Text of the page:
The second level covers (i) bonus items reflecting other emerging good practices, and (ii) penalty items reflecting actions and events which are indicative of poor governance.

The evaluation is done by the appointed domestic ranking bodies (DRBs) that conduct their survey through examination of publicly available information (annual report, websites, etc.) and peer review on PLCs in each ASEAN member state. The scorecard can be applied as a diagnostic tool by PLCs to identify gaps in their corporate governance practices and assist in achieving sustainable long-term growth and value creation2.





Rights of shareholders



Equitable treatment of shareholders



Does the government publish regular reports on regulatory reforms? 10%


Disclosure and transparency 25%


Responsibilities of board 40%

C. Current Issues and Challenges
ASEAN needs to expedite the process of formulating their own criteria for assessing good governance for both public and private sectors so that the relevant stakeholders can identify gaps in their own governance structure. Singapore is a clear example of how high quality governance can lead to stronger economy and growth.

D. Plans under the AEC 2025 Blueprint
The AEC Blueprint 2025 states the need to continue to engage various stakeholders to build a more dynamic economic community. The proposed strategic measures include:

  1. Promoting a more responsive ASEAN by strengthening governance through greater transparency in the public sector and in engaging with the private sector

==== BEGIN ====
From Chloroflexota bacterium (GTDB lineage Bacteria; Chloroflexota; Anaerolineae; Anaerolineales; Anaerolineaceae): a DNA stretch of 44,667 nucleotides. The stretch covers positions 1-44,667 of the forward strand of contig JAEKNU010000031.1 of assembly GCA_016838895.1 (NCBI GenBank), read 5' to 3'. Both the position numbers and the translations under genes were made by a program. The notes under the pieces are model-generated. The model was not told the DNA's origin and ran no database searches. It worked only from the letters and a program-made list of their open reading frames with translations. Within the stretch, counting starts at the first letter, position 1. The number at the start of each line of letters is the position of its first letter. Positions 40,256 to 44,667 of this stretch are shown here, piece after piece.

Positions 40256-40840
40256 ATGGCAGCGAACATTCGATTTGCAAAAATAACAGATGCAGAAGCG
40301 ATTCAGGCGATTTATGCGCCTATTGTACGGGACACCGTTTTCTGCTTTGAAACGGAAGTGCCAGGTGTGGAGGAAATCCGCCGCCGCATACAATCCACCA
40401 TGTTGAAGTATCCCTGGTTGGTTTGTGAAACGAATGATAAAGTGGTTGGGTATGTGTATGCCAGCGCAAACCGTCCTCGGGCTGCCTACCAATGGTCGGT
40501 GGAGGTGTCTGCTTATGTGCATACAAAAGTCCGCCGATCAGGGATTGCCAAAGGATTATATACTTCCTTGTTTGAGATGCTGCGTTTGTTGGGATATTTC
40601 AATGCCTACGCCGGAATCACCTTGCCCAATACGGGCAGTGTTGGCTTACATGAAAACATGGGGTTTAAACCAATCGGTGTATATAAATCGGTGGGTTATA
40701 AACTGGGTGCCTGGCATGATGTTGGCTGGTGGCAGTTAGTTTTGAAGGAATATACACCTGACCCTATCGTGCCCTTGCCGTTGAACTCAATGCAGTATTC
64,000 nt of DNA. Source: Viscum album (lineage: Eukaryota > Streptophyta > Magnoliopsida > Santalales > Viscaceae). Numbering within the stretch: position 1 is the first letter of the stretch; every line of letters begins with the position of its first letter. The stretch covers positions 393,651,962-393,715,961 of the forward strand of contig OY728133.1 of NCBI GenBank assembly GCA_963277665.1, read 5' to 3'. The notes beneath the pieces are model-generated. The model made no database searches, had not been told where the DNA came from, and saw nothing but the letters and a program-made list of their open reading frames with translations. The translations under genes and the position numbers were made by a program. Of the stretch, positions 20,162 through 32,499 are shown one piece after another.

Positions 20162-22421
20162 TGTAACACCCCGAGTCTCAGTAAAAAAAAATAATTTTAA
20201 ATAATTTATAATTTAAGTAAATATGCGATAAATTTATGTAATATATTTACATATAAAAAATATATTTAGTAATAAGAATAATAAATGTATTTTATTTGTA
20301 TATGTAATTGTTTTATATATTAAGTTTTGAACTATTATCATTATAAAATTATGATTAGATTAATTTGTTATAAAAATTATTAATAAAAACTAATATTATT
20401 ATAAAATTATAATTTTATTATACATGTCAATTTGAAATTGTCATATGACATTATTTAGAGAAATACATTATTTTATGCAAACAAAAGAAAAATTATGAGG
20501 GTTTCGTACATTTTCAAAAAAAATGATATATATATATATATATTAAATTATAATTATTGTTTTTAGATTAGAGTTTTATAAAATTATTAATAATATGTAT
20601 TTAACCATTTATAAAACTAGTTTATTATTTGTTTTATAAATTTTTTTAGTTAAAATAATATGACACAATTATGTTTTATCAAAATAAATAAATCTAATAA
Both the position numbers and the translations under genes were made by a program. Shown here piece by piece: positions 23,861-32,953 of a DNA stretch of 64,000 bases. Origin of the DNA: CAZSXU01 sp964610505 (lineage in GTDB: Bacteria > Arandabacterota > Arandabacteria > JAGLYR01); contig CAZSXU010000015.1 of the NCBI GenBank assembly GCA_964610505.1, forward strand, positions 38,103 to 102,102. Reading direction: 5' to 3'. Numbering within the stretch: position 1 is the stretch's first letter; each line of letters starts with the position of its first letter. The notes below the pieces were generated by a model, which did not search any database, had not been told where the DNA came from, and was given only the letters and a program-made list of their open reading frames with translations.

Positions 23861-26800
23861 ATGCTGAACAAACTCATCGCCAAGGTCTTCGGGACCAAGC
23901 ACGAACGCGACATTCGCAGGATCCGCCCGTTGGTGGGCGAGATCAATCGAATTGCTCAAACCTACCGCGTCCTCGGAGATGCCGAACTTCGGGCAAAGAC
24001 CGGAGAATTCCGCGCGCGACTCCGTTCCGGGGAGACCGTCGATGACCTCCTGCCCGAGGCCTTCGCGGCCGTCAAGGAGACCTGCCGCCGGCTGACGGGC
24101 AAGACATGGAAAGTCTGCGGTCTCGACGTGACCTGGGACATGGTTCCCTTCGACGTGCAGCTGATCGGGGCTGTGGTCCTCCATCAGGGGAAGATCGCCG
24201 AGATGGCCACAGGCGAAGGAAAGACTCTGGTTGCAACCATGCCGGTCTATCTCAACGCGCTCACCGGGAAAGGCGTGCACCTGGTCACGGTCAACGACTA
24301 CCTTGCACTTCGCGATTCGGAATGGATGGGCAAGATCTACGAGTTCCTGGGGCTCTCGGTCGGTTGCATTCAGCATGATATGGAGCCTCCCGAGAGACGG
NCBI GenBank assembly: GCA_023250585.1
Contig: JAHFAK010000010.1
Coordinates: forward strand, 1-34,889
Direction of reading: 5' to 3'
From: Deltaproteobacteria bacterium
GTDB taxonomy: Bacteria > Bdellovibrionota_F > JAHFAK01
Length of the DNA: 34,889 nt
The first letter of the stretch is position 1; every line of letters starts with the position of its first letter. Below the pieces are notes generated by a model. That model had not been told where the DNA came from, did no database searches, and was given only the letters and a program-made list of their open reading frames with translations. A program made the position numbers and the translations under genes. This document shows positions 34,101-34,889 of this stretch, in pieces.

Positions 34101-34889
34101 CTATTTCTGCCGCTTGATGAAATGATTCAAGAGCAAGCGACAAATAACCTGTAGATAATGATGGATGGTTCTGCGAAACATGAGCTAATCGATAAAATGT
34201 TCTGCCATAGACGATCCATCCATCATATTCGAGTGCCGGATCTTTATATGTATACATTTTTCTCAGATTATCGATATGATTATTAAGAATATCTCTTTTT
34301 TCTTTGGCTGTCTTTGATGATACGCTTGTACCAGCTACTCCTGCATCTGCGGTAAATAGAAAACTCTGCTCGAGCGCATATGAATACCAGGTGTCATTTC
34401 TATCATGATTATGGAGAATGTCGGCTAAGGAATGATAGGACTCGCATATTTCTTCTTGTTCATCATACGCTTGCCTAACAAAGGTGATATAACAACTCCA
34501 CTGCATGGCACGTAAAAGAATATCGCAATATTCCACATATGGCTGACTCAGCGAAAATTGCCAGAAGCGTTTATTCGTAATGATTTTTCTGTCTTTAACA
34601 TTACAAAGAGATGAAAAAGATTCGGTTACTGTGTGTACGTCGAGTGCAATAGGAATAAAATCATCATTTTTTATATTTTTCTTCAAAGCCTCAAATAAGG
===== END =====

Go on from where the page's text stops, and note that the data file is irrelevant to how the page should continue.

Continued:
2. Enhancing engagement with the private sector as well as improving the transparency and synergies of government policies and business actions across industries and sectors in the ASEAN region

E. AEC 2025 Blueprint Analysis


Current Status and Development

1. Greater transparency in the public sector

Promote a more responsive ASEAN by strengthening governance through greater transparency in the public sector and in engaging with the private sector.


  • With the exception of Singapore, other ASEAN member states still need to significantly improve their transparency. Some ASEAN countries are considered among the most corrupt countries in the world, but those countries have been showing domestic public sector reforms to fight corruption and the results should be seen in a few years’ time.

2. Enhanced synergies between government policies and business actions

Enhance engagement with the private sector as well as improving the transparency and synergies of government policies and business actions across industries and sectors in the ASEAN region.